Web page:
Appeals court upholds ruling to vacate Lay's convictions - NewsOn6.com - Tulsa, OK - News, Weather, Video and Sports - KOTV.com |

Appeals court upholds ruling to vacate Lay's convictions

Updated:
HOUSTON (AP) A federal appeals court has upheld a judge's ruling to vacate the conviction of Enron Corp.'s late founder, Kenneth Lay, who had been found guilty earlier this year of committing fraud and conspiracy in one of the biggest corporate scandals in U.S. history.

The challenge to the ruling by U.S. District Judge Sim Lake came from Russell Butler, an Enron shareholder who lost $8,000 in the company's collapse.

Butler, a Maryland crime victims attorney, had asked Lake for an order of restitution based on Lay's conviction under the Crime Victims' Rights Act.

Lake ruled he was bound by previous court rulings, which stated that a defendant's death pending appeal extinguished his entire case because he hadn't had a full opportunity to challenge the conviction.

The ruling stopped the government's efforts through the criminal courts to seek $43.5 million in ill-gotten gains prosecutors allege he pocketed by participating in Enron's fraud.

Last month, the federal government filed a civil forfeiture action against Lay's estate in its efforts to recover more than $12 million it claims were ``proceeds of the fraud proven in the criminal case against Lay.''

Butler appealed Lake's decision to the 5th U.S. Circuit Court of Appeals, but a three-judge panel of the court agreed with Lake.

``Unless the law of this circuit ... is changed retroactively by Congress, by the Supreme Court or by this court revisiting our precedent ... we and the courts of this circuit are bound to apply and enforce the doctrine of abatement,'' the panel wrote in its Nov. 1 four-page ruling.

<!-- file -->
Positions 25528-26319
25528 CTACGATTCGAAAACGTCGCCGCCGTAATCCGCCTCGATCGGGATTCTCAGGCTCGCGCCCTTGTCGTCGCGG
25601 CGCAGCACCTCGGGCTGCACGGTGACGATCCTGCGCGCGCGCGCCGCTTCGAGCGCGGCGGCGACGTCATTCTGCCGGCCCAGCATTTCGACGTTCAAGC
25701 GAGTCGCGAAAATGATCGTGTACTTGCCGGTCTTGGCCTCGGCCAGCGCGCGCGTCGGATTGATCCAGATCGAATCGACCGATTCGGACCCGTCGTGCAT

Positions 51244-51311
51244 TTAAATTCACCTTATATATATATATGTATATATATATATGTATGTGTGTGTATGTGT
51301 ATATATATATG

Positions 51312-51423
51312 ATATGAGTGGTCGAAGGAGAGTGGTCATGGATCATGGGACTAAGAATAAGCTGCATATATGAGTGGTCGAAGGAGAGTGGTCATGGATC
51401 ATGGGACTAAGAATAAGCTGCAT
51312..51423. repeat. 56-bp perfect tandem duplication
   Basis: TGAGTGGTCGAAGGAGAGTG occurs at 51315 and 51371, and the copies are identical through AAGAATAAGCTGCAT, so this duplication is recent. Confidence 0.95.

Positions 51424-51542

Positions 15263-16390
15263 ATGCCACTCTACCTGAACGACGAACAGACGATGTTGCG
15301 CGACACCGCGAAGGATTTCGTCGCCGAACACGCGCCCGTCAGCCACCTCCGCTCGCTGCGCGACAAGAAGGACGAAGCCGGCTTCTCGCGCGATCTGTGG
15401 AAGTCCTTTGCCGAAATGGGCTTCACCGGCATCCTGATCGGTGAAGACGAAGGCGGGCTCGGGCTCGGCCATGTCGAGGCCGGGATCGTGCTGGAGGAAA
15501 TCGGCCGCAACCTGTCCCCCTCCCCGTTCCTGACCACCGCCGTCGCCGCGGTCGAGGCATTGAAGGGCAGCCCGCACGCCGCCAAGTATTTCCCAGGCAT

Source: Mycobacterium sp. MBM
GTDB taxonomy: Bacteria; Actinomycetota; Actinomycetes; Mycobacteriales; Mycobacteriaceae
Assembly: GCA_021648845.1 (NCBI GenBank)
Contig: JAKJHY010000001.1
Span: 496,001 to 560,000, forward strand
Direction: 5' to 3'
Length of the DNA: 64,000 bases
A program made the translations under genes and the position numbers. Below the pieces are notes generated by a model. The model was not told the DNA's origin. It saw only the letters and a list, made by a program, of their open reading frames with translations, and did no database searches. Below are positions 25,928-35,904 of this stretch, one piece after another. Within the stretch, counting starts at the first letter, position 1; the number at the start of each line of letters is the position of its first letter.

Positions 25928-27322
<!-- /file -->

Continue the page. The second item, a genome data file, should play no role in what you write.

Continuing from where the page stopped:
Prosecutors offered no counter legal argument in the case, but asked Lake to hold off on a ruling until the end of October so Congress could consider legislation from the Justice Department that would change current federal law regarding the abatement of criminal convictions. Congress recessed for the elections without considering the legislation.

In court filings, prosecutors said they took no position on Butler's appeal but added that the federal government is proposing legislation to protect crime victims in such situations.

Samuel Buffone, the attorney for Lay's estate, did not immediately return a telephone call seeking comment on Tuesday.

Lay was convicted of 10 counts of fraud, conspiracy and lying to banks in two separate cases on May 25. Enron's collapse in 2001 wiped out thousands of jobs, more than $60 billion in market value and more than $2 billion in pension plans.

Lay, 64, died of heart disease July 5 while vacationing with his wife, Linda, in Aspen, Colo.

Enron, once the nation's seventh-largest company, crumbled into bankruptcy proceedings in December 2001 when years of accounting tricks could no longer hide billions in debt or make failing ventures appear profitable.

Lay's co-defendant, former Enron Chief Executive Jeffrey Skilling, was sentenced to 24 years and four months in prison last month.
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